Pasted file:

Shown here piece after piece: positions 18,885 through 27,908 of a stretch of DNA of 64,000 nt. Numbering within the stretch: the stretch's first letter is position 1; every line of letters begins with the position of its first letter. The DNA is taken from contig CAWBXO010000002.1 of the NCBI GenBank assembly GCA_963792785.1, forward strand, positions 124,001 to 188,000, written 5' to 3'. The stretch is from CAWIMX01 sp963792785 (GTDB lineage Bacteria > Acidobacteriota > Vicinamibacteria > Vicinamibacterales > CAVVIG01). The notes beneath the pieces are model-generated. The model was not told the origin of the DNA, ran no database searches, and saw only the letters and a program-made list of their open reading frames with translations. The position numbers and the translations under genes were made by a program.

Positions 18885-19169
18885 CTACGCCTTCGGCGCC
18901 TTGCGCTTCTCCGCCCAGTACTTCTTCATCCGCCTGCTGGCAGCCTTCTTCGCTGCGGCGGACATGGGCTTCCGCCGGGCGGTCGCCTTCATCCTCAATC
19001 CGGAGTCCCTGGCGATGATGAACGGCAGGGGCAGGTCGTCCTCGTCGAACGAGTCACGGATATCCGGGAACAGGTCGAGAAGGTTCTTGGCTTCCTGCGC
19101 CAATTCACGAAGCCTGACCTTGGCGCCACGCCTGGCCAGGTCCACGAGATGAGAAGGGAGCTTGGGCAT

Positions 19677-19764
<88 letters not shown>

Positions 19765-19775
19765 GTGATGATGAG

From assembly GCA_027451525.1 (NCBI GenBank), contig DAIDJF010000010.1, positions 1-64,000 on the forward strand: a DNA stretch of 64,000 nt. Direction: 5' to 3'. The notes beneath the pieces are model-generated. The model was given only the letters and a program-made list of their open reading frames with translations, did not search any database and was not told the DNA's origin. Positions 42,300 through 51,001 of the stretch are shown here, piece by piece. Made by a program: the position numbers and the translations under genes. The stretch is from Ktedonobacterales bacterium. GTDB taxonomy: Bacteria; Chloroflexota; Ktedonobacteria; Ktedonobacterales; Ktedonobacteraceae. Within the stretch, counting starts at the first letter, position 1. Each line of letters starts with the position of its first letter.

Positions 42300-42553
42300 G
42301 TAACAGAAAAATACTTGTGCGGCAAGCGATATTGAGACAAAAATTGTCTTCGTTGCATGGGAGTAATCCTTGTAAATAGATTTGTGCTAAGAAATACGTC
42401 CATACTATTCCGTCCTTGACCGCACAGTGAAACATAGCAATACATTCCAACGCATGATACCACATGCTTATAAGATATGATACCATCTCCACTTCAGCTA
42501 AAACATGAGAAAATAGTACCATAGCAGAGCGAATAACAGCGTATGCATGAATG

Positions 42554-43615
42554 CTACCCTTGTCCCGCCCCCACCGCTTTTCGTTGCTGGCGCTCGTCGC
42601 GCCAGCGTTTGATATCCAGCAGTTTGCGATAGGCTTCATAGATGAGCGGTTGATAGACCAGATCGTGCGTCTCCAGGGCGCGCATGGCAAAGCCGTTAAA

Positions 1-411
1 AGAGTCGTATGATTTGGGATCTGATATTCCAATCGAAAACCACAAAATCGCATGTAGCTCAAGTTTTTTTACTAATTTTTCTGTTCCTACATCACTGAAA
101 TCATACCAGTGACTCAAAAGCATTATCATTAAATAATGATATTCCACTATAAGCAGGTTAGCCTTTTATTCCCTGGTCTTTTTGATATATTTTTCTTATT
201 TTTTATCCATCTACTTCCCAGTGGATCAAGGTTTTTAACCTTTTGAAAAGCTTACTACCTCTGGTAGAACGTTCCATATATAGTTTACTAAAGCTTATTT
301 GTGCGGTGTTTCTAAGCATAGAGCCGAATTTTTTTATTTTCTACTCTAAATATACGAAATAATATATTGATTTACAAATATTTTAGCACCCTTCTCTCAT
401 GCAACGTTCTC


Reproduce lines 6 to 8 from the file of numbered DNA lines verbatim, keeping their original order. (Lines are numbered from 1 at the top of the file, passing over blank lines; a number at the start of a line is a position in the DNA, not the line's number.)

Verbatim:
19101 CAATTCACGAAGCCTGACCTTGGCGCCACGCCTGGCCAGGTCCACGAGATGAGAAGGGAGCTTGGGCAT

Positions 19677-19764
<88 letters not shown>